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If someone created a flying machine capable of tracking you down by listening for your voice, you might be creeped out.

But what if you were pinned under a pile of rubble after a natural disaster and first responders couldn't locate you? Maybe then, a human-seeking drone wouldn't be such a terrible idea.

That concept is the focus for engineers at Germany's Fraunhofer FKIE institute, who've built a drone prototype designed to find people by detecting human screams and listening for other signs of distress. One of the lead engineers, Macarena Varela, showcased their progress last week at an annual conference hosted by the Acoustic Society of America.

While it's easy to imagine human-seeking drones in a sci-fi horror movie, Varela says the gadget would be ideal for post-disaster scenarios, such as earthquakes, hurricanes and wildfires. They could hover over an area that rescue crews have difficulty getting to and pinpoint where people may be trapped.

"(Drones) can cover a larger area in a shorter period of time than rescuers or trained dogs on the ground," Varela said. "If there's a collapsed building, it can alert and assist rescuers. It can go places they can't fly to or get to themselves."

Unmanned aerial vehicles or drones are commonly used for search and rescue missions when disasters strike. Most often, they take aerial images of structural damage. Some have thermal imaging capabilities to scan for body heat, while larger drones can deliver medical supplies and other goods to people in isolated areas.

But researchers are finding more novel uses for an extra set of eyes in the sky — and noses. The University of Washington imagines drones that use smell to locate disaster survivors. The Aerospace Corporation is working on drones that can visually identify dogs and share their location with rescue teams. The University of Zurich developed a drone to change shape midflight to fit into oddly-shaped crevices.

Locating people using aerial acoustics presents its share of challenges. An auditory system would need to decipher between human cries and sounds that often happen in nature, such as animal calls and wind. It might also need to recognize patterns associated with kicking, clapping or other ways people try to get the attention of rescue teams.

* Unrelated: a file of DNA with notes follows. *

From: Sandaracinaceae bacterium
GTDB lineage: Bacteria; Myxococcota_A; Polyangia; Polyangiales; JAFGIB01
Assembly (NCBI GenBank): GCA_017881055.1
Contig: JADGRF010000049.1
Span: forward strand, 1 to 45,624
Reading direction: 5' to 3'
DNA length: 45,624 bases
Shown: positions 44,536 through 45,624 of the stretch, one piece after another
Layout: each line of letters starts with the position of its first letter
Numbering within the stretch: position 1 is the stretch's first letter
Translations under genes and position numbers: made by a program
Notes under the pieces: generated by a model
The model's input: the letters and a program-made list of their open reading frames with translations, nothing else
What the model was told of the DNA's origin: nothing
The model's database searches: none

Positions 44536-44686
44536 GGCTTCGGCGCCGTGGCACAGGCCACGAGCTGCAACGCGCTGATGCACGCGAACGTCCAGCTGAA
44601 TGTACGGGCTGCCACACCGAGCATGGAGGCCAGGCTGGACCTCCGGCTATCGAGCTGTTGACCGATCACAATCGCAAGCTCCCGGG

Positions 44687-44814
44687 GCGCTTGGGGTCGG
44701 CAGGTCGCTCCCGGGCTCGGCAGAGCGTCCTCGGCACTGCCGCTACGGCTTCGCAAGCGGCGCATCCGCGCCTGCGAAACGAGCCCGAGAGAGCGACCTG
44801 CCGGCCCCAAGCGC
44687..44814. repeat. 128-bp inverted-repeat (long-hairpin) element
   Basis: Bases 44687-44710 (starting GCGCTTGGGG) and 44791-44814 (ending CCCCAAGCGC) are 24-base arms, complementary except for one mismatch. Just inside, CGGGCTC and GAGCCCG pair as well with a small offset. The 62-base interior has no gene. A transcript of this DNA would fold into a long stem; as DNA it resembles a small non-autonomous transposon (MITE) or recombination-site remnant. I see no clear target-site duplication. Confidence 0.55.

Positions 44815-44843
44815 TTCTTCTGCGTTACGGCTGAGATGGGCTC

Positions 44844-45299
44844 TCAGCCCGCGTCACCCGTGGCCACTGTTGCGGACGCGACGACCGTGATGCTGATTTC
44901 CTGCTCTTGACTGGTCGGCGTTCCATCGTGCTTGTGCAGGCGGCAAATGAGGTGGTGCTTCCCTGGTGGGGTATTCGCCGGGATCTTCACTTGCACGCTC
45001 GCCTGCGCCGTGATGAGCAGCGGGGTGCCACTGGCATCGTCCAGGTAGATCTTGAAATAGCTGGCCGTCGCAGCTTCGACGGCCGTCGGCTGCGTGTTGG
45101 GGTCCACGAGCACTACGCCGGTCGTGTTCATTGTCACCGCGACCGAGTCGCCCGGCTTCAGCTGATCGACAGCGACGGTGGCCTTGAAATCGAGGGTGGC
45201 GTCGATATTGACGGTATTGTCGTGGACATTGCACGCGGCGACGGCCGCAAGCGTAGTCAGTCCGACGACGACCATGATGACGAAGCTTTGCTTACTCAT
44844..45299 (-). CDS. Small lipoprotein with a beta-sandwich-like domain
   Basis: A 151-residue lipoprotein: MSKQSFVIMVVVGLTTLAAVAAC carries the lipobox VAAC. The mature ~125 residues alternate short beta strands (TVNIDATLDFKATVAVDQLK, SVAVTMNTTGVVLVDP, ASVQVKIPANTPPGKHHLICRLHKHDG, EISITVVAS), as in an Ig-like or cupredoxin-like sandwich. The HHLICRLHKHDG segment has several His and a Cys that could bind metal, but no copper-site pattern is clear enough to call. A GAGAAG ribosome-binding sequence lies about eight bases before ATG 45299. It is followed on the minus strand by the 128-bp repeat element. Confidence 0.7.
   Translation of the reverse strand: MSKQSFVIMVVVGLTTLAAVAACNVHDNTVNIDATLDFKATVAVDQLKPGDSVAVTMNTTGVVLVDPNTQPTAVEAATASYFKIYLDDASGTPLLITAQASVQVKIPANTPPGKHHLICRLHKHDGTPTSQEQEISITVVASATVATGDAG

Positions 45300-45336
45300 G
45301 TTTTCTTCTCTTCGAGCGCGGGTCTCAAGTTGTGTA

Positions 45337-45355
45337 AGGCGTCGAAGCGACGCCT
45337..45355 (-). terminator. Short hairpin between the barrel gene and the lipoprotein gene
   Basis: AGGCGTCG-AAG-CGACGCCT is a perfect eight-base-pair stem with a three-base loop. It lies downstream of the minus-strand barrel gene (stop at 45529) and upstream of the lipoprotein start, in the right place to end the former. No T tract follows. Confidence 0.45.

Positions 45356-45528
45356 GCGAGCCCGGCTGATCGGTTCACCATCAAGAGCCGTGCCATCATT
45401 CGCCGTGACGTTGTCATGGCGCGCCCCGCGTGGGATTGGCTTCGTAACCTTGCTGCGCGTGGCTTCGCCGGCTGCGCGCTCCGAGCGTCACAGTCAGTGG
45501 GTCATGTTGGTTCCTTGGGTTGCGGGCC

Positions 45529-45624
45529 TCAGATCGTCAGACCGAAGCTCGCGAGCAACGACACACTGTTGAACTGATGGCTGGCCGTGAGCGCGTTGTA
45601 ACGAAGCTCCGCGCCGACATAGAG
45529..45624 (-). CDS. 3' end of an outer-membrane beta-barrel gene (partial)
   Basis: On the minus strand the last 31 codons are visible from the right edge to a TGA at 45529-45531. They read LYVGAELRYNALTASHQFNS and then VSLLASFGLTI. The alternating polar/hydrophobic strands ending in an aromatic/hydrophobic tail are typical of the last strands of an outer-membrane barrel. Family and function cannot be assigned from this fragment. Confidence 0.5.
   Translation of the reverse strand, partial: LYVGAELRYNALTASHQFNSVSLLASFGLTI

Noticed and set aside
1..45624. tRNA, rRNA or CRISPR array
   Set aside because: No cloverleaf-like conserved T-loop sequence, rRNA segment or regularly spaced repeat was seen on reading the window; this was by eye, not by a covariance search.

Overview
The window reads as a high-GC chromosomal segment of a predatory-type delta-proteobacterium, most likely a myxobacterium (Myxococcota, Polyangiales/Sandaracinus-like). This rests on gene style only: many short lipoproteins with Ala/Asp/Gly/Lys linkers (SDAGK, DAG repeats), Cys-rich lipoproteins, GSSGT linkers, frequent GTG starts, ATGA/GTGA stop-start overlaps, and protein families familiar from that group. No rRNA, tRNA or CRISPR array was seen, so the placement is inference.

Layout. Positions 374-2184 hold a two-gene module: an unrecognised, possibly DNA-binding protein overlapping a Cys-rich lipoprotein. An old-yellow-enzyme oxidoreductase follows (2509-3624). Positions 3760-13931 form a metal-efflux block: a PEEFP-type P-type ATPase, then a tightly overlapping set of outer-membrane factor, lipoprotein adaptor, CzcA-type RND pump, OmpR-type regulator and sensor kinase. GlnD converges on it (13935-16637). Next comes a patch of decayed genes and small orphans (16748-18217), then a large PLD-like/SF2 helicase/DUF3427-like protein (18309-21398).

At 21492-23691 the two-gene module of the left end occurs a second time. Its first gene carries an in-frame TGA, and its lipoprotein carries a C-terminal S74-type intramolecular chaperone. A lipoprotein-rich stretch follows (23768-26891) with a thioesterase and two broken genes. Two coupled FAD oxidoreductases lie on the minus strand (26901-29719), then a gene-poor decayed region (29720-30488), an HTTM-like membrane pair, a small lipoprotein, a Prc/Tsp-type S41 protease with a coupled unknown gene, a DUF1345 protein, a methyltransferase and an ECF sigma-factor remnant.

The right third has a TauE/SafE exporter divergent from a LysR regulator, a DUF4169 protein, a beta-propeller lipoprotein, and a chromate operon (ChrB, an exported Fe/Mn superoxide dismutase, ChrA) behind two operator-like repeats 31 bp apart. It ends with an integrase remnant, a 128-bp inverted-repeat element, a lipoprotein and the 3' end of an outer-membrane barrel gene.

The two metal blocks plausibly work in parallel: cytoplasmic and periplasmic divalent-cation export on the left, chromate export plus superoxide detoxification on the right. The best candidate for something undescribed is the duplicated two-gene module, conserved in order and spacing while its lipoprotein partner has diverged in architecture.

Engineers at FKIE took those situations into account when building out their concept drone. They first needed a database of "impulsive" human noises to train the drone against.

They recorded themselves screaming, tapping and creating other noises that might be a sign of people in trouble. Then, they analyzed each sound frequency to find common "signatures" and used those to train artificial intelligence software.

They also worked to filter out the noise created by drone rotors and other environmental sounds, Varela said.

Once the software part was complete, they assembled a system of tiny digital microphones to provide "precise" angles for where sound is coming from. Digital microphones like the ones found in smartphones and hearing aids were used because they don't require as much bulky hardware as analog or traditional microphones, the researchers said.

The team placed the cluster of microphones under a drone and used signal processing techniques that enabled it to track where human noises are coming from. The system also enhanced the volume and clarity of the speech. So far, they have conducted successful "open field experiments," finding that the drone can estimate a victim's location within a few seconds of picking up sound, Varela says.

In a demonstration video, the drone is shown hovering above the ground before pivoting in the direction of a researcher making noises and calling for help on the ground.

"We have already succeeded in angularly detecting and locating impulsive sounds very precisely ... with the presence of drone noise," Varela said. The engineers are in the process of patenting their method for tracking down sounds using microphones.

Next, they would like to add a higher frequency microphone to a drone to enhance the system's accuracy. The idea is to pick up noises from hundreds of meters away, Varela said. In the real world, victim location data might one day be sent wirelessly to emergency crews carrying a tablet.

Since announcing their development last week, the researchers have been approached by various organizations interested in partnering with them, Varela said. But it's unclear when such a concept might be deployed.

The research institute primarily experiments and creates prototypes. It sometimes licenses discoveries to companies that focus on commercialized products, but the process is far from linear, according to Kai Nuernberger, who leads the institution's business development department.

"We are good at developing technology and tackling problems that there is not yet a solution to. But commercialization is not really our task," Nuernberger said.

A DJI Mavic Pro drone in flight.
A DJI Mavic Pro drone in flight. (Zul Mahdi/Pixabay )

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